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With users and IT looking to strike a balance between mobile device functionality and usability, 2-in-1 tablets offer many benefits to business users.
A combination of traditional laptops and tablets, 2-in-1 devices have removable keyboards so users can access a tablet-like touchscreen on the go while maintaining laptop functionality once reconnected to a keyboard. Some IT managers might consider these devices to be toys, but admins already know that throwing up walls won't work. We learned this lesson from smartphones, we've learned it from tablets (in some industries) and we're learning it now with the hybrids and 2-in-1 tablets.
For those who say the laptop is too inflexible and hasn't been innovative in years, they're probably right. For those who say the tablet isn't good enough on its own to handle heavy input as a single use device, it's a valid point. But 2-in-1 tablets offer flexibility that laptops lack and much of the functionality needed for business users.
So how do 2-in-1s fit into the enterprise?tablet
For one, 2-in-1s can remove a lot of the mobility headaches associated with laptops. For users who constantly bounce between different meeting rooms and give presentations, using only a laptop can be a big hassle. For example, when I'm sitting at my desk, I use a docking station and dual-screen setup. Going to a meeting turns into an exercise in futility, with hibernating, undocking, restoring and reconnecting while keeping all my sessions open and then hoping everything works again when I return.
If your story sounds anything like this, then you're a candidate for 2-in-1 devices. They work like a charm in the big-desk setup. To go mobile, you just pull the screen off and head wherever you need to go. A user can then simply re-dock to the base of the system and skip all the headaches. This process saves time and in turn makes users more productive.
Whereas most form factors have a particular audience, 2-in-1 devices have universal appeal and applications, even outside of a traditional office setting.
Sales employees, for instance, can benefit from having laptop-like functionality in the field while closing a deal and then reconnecting their device back at the office to compile customer documentation. Delivery drivers can have the same experience, recording information on their tablet on the road and then processing daily reports at their home office.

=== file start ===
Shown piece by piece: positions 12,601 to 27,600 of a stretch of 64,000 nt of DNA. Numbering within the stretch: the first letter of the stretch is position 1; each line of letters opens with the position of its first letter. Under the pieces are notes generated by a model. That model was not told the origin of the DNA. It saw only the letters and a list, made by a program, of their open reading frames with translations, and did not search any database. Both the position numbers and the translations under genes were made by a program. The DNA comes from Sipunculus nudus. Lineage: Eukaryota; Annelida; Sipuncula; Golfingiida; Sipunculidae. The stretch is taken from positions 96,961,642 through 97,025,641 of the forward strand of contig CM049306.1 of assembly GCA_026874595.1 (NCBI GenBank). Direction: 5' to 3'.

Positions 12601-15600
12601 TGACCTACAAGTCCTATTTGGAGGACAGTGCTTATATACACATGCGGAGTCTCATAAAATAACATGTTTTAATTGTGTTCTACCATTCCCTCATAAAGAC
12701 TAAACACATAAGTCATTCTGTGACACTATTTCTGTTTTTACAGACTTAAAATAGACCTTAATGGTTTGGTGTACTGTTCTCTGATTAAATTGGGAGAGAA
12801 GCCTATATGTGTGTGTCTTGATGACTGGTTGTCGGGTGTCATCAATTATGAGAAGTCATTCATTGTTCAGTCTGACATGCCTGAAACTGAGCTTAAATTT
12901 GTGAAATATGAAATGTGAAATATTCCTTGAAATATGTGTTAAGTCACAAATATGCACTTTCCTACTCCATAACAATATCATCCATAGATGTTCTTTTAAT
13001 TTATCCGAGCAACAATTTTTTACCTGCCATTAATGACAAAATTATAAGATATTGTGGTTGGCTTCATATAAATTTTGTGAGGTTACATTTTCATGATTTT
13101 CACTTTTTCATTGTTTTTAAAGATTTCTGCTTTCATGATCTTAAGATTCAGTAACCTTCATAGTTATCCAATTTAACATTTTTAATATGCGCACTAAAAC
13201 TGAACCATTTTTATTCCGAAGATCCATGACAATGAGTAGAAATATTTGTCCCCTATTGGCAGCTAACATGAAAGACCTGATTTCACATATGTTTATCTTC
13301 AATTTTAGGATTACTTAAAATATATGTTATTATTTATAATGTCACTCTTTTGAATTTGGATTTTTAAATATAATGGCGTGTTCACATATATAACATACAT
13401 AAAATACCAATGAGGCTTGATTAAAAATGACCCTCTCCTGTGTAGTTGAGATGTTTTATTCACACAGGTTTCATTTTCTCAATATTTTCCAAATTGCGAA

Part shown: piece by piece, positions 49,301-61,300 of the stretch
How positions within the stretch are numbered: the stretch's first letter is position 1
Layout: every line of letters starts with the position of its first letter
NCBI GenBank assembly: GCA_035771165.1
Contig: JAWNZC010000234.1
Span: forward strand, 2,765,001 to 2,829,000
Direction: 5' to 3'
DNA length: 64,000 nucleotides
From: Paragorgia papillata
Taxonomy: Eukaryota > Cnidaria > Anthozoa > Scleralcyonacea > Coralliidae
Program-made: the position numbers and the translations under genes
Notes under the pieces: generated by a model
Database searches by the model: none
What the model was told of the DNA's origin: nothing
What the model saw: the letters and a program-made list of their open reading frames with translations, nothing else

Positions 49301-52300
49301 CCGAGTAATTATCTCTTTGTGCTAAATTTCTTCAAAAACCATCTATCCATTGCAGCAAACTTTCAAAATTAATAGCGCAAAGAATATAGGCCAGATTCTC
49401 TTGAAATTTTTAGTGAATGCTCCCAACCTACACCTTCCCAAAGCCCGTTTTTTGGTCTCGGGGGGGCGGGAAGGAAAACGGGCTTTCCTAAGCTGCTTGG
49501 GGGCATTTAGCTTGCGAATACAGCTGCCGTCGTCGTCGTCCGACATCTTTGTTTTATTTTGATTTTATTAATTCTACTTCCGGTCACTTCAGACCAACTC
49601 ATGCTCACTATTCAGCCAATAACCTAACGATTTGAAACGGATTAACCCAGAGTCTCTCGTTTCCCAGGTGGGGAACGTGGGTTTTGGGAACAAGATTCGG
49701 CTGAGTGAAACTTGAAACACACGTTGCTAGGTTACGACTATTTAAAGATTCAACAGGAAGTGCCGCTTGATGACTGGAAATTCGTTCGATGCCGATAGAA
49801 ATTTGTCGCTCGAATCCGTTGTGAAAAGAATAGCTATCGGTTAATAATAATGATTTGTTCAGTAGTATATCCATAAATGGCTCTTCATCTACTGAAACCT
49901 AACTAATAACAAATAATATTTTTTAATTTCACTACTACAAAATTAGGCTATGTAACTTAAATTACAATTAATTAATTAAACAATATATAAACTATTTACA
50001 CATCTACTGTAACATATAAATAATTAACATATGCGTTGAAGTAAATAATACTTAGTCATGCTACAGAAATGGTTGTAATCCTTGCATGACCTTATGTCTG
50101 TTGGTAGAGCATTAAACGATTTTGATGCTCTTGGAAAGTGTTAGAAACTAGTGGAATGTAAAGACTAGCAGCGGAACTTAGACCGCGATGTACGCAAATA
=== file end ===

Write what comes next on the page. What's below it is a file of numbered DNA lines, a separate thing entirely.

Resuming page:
Higher-level employees are good candidates for 2-1s, too. A warehouse supervisor can deal with emails and reports from their office, then walk the floor with the tablet to identify and address issues more quickly. A CEO who needs to work on complex presentation slides and immediately take that file to a stage or meeting room would also benefit from a 2-in-1 tablet.
Vendors jump on 2-in-1 train
Numerous vendors are now offering 2-in-1 tablets. It took three attempts, but Microsoft finally got it right with its Surface Pro 3 and Surface 3. The company identified a previously untapped market for "laptop replacements" that are touch-enabled and flexible. Microsoft wrote Windows 10 to support that same mantra.
Lenovo, HP, Dell, Fujitsu, Asus and others all have 2-in-1 hybrid devices of their own. Some vendors offer devices with a rotating screen like the HP Revolve, others include a keyboard that bends all the way backward like the Microsoft Surface or the Lenovo Yoga, and some flat out detach from the keyboard base to make the screen a tablet on its own, like Fujitsu Lifebooks.
They're advertised as laptop replacements, and for once, the marketing is right. Don't be surprised if these take root in your organization and grow like weeds. It just requires a little bit of marketing effort on IT's part to communicate the benefits of 2-in-1s to company leadership, and then you can help your organization reap the benefits of these flexible devices.
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